When I was visiting my mom last month, we found a “calling card file” that belonged to my dad. It was a little more than half-way full of business cards my dad had collected in the last several years before his death. I took it for C, who seems to collect business cards effortlessly only to throw them all out as soon as the stack threatens to become unwieldy. At home I asked C whether he had use for such a thing, and when he said he did, I said, “Well, I’ll take the cards out before I give it to you.”
This evening, as I finally took the cards out, I travelled back in time. I went back to when my dad was still alive to collect business cards and shake hands. I started at the end. The last couple rows were a hodgepodge of occupations, most likely signifying friends or clients he wanted to keep in touch with. The cards from recovery centers that I found when I flipped the now-empty sheet forward gave me a shock that felt electric. I felt my jaw clench as I wriggled them free. Then there were specialists, which gave way to centers that I assume the doctors before them had recommended. And I remembered the way he looked in reverse from the last time I saw him to the first time I saw him after he’d been diagnosed. I remembered my different hairstyles, and how they felt against my face.
The business cards went back further still, until I recognized the names as neighbors, friends, and people who came to his memorial. I had pried them out, but they all left the impression of being there.
Day 4 of the tattoo was pure discomfort. The Aquaphor felt heavy and made my clothes stick to my back. Everything about the way I carried myself changed in my attempts to keep from aggravating my skin. Not only was the tattoo itself an open wound, but the area around it continued to become inflamed. I had done my best to follow the aftercare instructions faithfully, only to feel as if my best was short of good enough. The tattoo felt less like ink laid into skin, and more like razors placed lovingly in a pattern and left protruding. The pain itself was negligible, but the question of how to support my healing tormented me. I had stayed the course because I had not known what to expect, even though C had been researching on my behalf and had concluded that I ought to switch to lotion at least part-time. Once again, I was choosing to follow solid yet general advice rather than shift to meet the demands of my corporeal reality. I defaulted to that old reliance on purposeful ignorance of my inconvenient needs.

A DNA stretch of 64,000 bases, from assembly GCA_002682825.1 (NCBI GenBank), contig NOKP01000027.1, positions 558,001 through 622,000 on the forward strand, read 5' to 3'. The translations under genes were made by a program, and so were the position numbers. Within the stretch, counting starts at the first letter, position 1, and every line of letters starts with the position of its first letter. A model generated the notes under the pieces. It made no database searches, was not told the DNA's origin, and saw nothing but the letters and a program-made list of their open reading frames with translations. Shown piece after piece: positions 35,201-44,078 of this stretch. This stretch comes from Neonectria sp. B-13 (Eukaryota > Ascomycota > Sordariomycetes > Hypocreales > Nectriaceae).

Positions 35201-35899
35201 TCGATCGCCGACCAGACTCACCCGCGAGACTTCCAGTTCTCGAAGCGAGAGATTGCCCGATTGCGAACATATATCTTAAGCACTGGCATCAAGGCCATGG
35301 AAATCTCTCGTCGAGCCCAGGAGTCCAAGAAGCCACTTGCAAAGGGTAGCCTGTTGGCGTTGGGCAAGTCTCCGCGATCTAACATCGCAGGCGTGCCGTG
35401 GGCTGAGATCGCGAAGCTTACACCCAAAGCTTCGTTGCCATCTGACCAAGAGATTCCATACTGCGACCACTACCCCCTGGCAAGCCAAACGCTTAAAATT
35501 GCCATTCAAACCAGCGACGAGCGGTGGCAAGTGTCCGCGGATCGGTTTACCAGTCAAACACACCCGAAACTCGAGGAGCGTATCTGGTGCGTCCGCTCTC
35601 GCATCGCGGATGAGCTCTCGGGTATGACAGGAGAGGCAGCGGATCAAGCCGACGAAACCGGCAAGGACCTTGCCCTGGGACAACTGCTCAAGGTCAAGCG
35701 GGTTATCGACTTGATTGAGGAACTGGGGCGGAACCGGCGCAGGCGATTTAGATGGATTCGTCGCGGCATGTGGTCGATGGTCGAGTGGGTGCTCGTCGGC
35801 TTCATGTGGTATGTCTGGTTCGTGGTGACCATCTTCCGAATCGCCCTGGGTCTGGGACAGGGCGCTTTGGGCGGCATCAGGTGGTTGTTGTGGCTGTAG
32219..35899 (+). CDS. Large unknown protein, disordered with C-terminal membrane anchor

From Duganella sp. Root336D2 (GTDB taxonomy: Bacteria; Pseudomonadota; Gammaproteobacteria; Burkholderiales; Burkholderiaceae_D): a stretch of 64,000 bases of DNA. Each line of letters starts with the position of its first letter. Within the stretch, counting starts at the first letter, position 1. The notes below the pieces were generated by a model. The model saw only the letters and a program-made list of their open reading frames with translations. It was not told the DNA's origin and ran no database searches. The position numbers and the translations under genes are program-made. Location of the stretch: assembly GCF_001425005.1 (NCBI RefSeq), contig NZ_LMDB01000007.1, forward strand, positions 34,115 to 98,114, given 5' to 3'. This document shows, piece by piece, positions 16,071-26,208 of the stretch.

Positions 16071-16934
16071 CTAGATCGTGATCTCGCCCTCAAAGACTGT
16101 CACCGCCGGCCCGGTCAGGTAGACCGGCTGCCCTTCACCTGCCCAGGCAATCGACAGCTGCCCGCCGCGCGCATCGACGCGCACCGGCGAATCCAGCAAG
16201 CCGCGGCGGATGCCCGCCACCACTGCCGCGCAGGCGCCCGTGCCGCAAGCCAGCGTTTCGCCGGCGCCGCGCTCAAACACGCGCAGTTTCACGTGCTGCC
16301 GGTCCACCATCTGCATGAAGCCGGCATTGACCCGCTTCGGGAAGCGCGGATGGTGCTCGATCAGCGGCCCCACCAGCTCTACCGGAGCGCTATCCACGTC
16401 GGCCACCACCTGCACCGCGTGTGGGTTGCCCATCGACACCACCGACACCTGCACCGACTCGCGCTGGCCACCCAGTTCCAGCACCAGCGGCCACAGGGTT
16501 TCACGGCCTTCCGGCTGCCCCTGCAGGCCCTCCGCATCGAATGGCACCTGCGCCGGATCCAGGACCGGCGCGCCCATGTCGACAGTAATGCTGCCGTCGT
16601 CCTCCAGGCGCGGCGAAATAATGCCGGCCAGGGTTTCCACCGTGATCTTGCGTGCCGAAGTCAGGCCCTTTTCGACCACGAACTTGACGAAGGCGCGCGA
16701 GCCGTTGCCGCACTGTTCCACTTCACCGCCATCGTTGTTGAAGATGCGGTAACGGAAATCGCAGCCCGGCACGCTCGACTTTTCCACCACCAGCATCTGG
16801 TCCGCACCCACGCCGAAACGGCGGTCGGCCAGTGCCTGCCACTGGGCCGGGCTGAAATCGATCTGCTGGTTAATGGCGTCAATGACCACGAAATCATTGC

I think that our bodies carry moral/ethical regulating systems, as well as the physical ones that keep us alive. In fact, I believe that the system that tells us of physical danger (e.g., Thats’s too hot! or Don’t approach that wary-looking dog!) is the same system that tells us of moral danger in the form of feelings of unease. In this way, the body and the soul are one and the same, despite our best efforts to separate them. Obviously this belief is nothing new, especially in so-named “Eastern” cultures, as well as a smattering of indigenous cultures we of the “West” continue to attempt to eradicate through physical/cultural evisceration. Even so, my individual acceptance–my slow unlearning of this false bifurcation–is new. I falter, and each time I do, it feels sysiphean. But it’s not. It’s progress, in all its messy, demanding glory, and I am honored to be so wrapped up in it.
(Impressions on skin.)
~End of (P)art 4~
Day 3 of this experience was my last day of rest before the next work week began. To keep from covering up my healing back, I’d spent most of the weekend with a light chill. The warmth of the hot water collecting in the tub was as delicious as it was fleeting.
The skin around the tattoo was intensely itchy and sensitive. However, I’ve been getting mild stress-induced rashes for the past decade and a half, so it wasn’t as bad as I had imagined. Once again, I was in awe of what my body could withstand. Moreover, a visceral connection was beginning to form between knowing that my body would be repairing itself and understanding what that work feels like. It was confirmation that all these years, I had been underselling my strength, my resiliency, my worth.